Low credit growth, rising NPL hit Q2 profit of Commercial Banks

Relatively low credit growth as compared to previous years and loan-loss provisioning against rising Non-Performing Loan (NPL) have hit the profit of commercial banks in the second quarter (mid-July to mid- January) of the current fiscal 2023/24.

The unaudited financial statements disclosed by commercial banks show the average profit growth of 20 commercial banks in operation has plunged into negative territory by 14.77% at the end of the second quarter.

Meagre credit growth and NPL are considered the most affecting factors obstructing banks from improving their performance.

In this fiscal, merely 4.3% credit growth has been witnessed, which has affected the banks’ interest income. On the other hand, banks were compelled to pay high interest rates to depositors in this period, which is being gradually corrected after the second quarter of this fiscal as banks are flush with liquidity. Interest rate on deposits and credit has been lowered. It is reported that banks have the appetite for lending more than Rs 660 billion in the current scenario against credit growth of just Rs 183.83 billion during the period of mid-July to mid-January 2024.

“Interest income is the major income source of banks and when credit growth stalled due to the downturn in economy it hit the banks hard,” said Bhuvan Kumar Dahal, former President of Nepal Bankers’ Association (NBA). Though there is debate regarding the profit of banks, they must generate profit by operating transparently for the country’s financial sector stability. Till the second quarter, the credit of commercial banks reached Rs 4,453.58 billion, almost close to the country’s Gross Domestic Product (GDP).

NPL: Is it scary for banks?
NPL remains consistently high at 3.4% since the first quarter of this fiscal 2023/24. NBA President, Sunil KC said this is manageable and it may not shoot up further. “Though caution needs to be taken,” he said. In the current context, commercial banks have not been able to recover Rs 151.4 billion and that amount itself is high. KC underlined that once economic activities revive, credit recovery will also improve. He further remarked that the profit of the banks was affected as the provisioning amount shot up along with the increase in non-performing loans. Banks are required to allocate funds from their profit to cover the potential default on their loans. In mid-January last year, the NPL level was at 2.3%.

Impact on the economy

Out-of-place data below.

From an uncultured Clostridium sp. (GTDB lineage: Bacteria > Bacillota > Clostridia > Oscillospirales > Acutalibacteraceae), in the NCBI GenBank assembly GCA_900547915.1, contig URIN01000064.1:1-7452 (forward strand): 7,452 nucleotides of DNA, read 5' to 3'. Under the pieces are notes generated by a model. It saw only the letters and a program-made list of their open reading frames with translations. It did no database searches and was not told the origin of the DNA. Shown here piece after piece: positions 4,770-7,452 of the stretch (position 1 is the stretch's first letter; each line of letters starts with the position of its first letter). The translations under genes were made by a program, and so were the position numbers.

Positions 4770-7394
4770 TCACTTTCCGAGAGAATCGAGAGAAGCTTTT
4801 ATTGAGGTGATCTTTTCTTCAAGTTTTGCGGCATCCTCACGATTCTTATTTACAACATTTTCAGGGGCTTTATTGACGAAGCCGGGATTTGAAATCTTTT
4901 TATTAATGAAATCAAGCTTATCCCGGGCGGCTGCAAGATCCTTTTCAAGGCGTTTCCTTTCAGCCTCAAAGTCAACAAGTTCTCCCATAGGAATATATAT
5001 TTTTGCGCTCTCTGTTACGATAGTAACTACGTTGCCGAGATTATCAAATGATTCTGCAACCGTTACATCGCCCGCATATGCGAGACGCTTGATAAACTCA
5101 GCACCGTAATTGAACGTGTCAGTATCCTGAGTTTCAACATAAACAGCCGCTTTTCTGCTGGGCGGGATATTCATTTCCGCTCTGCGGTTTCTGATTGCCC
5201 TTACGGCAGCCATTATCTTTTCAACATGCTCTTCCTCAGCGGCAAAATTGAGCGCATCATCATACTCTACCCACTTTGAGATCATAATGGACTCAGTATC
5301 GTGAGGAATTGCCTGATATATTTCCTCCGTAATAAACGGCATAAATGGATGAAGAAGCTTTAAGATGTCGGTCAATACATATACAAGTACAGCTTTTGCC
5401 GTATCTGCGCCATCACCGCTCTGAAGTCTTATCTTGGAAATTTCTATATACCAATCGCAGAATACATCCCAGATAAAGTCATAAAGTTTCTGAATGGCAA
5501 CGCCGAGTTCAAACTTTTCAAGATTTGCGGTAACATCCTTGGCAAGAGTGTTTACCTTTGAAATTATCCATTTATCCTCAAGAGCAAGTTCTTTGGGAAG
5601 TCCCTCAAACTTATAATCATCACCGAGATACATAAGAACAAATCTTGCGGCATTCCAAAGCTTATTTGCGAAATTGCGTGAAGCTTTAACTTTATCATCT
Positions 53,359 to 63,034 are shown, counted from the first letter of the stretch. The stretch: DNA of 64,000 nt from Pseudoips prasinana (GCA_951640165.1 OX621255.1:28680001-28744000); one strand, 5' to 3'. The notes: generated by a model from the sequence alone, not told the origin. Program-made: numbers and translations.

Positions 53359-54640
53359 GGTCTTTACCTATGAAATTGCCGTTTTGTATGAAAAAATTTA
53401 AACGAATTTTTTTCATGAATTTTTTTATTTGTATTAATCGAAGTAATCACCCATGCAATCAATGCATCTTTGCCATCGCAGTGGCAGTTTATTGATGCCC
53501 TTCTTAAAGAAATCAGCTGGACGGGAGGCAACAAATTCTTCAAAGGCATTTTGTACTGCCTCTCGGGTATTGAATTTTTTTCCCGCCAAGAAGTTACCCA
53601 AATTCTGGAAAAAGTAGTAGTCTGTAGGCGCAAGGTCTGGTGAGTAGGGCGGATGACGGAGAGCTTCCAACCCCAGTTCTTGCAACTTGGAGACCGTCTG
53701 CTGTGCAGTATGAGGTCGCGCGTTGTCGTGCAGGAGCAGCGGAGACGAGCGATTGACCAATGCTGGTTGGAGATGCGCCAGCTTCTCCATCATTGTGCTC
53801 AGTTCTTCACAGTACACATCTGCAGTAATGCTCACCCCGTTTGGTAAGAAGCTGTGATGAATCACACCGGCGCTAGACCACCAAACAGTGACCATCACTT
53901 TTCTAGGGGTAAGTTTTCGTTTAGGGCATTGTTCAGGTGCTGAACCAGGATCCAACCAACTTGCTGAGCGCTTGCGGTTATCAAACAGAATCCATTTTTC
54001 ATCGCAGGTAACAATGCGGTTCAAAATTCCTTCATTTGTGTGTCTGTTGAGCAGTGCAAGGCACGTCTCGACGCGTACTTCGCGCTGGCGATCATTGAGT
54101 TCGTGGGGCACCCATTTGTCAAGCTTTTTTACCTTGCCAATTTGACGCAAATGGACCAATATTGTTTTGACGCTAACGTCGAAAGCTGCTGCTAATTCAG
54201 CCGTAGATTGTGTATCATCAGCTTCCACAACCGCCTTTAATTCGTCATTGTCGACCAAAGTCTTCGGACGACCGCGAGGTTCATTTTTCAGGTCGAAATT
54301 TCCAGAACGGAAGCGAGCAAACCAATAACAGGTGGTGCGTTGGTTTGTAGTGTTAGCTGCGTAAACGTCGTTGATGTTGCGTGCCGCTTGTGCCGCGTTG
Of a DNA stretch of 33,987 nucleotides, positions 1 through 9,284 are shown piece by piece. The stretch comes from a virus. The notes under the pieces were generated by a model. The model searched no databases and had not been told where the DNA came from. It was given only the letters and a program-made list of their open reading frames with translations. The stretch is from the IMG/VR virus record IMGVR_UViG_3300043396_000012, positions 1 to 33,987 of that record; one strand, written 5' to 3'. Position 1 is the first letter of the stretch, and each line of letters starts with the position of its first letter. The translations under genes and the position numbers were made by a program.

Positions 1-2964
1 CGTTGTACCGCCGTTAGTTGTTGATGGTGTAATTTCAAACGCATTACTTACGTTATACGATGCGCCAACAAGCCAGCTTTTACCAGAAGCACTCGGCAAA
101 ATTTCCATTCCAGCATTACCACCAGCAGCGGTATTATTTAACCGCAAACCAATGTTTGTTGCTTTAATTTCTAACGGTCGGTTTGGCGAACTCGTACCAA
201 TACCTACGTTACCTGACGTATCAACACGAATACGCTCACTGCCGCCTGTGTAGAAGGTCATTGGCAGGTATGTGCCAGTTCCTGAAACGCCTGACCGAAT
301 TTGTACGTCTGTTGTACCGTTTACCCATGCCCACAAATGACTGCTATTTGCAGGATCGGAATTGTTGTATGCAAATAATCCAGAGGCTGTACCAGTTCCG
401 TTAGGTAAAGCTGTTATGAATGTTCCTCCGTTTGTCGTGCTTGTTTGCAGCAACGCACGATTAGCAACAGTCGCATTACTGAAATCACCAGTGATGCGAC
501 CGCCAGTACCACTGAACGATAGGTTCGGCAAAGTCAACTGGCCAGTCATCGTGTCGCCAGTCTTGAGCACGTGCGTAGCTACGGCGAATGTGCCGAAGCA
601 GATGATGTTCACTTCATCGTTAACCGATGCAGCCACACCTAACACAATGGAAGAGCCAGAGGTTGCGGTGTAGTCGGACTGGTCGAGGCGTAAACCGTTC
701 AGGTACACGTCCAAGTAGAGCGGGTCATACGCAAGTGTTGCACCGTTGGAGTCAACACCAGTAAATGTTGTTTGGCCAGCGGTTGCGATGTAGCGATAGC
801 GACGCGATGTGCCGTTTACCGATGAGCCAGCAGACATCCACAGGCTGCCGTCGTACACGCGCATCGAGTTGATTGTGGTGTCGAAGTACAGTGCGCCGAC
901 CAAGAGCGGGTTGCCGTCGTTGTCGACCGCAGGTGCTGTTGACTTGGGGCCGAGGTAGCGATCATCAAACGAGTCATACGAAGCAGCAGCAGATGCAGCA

The International Monetary Fund (IMF) has been expressing concerns on the asset quality of banks. The capital adequacy ratio of banks is above the regulatory threshold, and the consistently high interest rates have deteriorated the loan repayment capacity of borrowers when economic activities have slowed down as a result of which the asset quality of banks is worsening. Surging NPL is something to worry about for the regulator, Nepal Rastra Bank, and obviously the government.
For instance, the amount of NPL which stands at Rs 151.4 billion, could pose multiple challenges in the economy, primarily, it could distort the financial sector. Lack of credit recovery impacts the bank’s health, not only the operating efficiency, but the lending capacity will also shrink. In this regard, Nepal Rastra Bank – central regulatory and monetary authority – has been suggested to work on lowering the NPL. The loan mobilised by banks is depositors’ money, which banks have to return to them. Rising NPL could create distrust among the people regarding banks and the financial system of the country as a whole. “Banks contribute to attaining economic growth as targeted by the government by providing loans to the private sector and rising NPL drags banks behind from expanding credit that affects the government’s economic growth target and stalls the growth of the private sector,” according to Dr Chiranjibi Nepal, former governor of the central bank, who is serving as an economic advisor to the president currently. He said, “The enterprising mass trying to avail credit from banks will be deprived from their right to obtain credit if recovery of credit is deferred for an indefinite period.”

Banks’ Q2 profit and NPL
Till the second quarter of the current fiscal year, overall profit of commercial banks was just Rs 28.76 billion. In terms of profit, top five banks cover almost 40% of the total profit, namely, Nabil Bank (Rs 3.2 billion), Prime Bank (Rs 2.18 billion), Global IME Bank (Rs 2.04 billion), Rastriya Banijya Bank (Rs 2.01 billion) and NIC Asia Bank (Rs 1.9 billion). Whereas the bottom five banks in terms of profit are Nepal Bank (Rs 590.05 million), Prabhu Bank (Rs 720.34 million), Citizens Bank (Rs 782.78 million), Machhapuchchhre Bank (Rs 805.38 million) and Nepal SBI Bank (Rs 840.54 million). In addition, almost a dozen banks with NPL higher than the industrial average of 3.4% are namely, Kumari Bank (4.97%), Himalayan Bank (4.95%), Prabhu Bank (4.9%), Nepal Investment Mega Bank (4.75%), Global IME Bank (4.68%), Laxmi Sunrise Bank (4.67%), Nepal Bank (4.5%), Citizens Bank (4.07%), Prime Bank (4.07%), Rastriya Banijya Bank (3.95%) and Nabil Bank (3.8%).

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